14. Looks very nice, manders! Richard, I don't have any experience with Genlisea, but 2 bulbs of T5HO is probably good for 70cm x 30-40cm area for the others. Maybe you can keep it about 30cm or less above the leaves. From 1 bulb, you'll get about 70 micromol/m^2/s of photosynthetic photon flux density (PPFD) (about 410 footcandle) at 30cm. So from 2, you'll be getting above 100 micromol/m^2/s. It isn't a lot for Drosera, but it will do ok. My Utricularia seems to do ok with less light than typical Drosera.
  15. Happy Thanksgiving (at least in the US)! Another DIY LED update. I made a plastic container based grow space. I used Samsung H series LED linear modules this time. This module was announced in Summer 2016, but it started to ship in October. This Samsung basically beats Philips XF-3535L (I posted about this previously) in all aspects. It has amazing efficacy (187lm/W), even higher than most COB LEDs. I haven't calculated the PAR efficiency, but I'm pretty sure there is no commercially available grow light with this high efficiency. It is a bit more expensive per light output than COB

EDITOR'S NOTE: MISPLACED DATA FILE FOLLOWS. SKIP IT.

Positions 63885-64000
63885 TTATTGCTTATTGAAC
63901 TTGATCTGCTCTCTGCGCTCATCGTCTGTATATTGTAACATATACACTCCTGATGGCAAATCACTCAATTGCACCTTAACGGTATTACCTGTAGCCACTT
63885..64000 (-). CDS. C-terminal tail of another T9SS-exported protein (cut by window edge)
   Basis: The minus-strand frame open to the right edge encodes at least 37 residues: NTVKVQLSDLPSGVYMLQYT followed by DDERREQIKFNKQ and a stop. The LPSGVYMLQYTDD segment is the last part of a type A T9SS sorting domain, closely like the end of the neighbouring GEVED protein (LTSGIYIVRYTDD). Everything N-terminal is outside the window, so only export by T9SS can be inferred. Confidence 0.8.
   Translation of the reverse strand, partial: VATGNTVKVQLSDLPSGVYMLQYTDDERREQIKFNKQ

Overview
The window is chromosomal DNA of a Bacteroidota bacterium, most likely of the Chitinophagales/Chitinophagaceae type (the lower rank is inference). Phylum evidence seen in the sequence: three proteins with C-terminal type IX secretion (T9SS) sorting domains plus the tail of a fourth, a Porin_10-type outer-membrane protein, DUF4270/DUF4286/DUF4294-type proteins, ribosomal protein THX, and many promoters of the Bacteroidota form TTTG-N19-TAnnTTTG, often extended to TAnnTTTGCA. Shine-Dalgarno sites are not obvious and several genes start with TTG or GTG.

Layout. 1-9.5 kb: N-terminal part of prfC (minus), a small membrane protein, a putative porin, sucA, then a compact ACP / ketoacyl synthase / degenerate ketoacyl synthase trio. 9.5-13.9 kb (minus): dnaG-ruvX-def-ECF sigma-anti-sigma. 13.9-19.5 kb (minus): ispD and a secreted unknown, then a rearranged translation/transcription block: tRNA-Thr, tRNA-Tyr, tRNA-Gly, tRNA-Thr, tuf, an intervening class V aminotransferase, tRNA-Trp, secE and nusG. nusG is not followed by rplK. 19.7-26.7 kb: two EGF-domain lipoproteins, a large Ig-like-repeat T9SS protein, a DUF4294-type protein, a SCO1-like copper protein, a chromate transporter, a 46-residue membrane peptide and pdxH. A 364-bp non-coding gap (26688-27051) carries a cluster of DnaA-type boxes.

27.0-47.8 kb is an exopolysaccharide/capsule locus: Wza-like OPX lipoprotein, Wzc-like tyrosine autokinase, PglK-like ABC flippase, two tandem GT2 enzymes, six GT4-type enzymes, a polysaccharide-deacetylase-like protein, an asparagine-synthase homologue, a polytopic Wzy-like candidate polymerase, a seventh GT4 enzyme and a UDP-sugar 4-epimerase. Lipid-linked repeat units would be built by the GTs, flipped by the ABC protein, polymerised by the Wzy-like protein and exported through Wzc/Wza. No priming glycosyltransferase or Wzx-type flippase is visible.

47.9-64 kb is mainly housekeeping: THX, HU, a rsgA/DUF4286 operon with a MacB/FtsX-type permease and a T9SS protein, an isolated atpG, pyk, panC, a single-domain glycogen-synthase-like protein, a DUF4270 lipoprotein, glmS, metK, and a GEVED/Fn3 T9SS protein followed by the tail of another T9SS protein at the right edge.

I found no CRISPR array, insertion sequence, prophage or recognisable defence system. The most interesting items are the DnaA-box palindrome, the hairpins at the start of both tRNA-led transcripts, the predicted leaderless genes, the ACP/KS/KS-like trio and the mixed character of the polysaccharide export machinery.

16. Richard, you probably need to give a bit more info so others can reply. What is the size of grow area, how far is the plant from the lamps, what kind of light (it looks funky, but is it 24W T5HO?), what kinds of plants etc.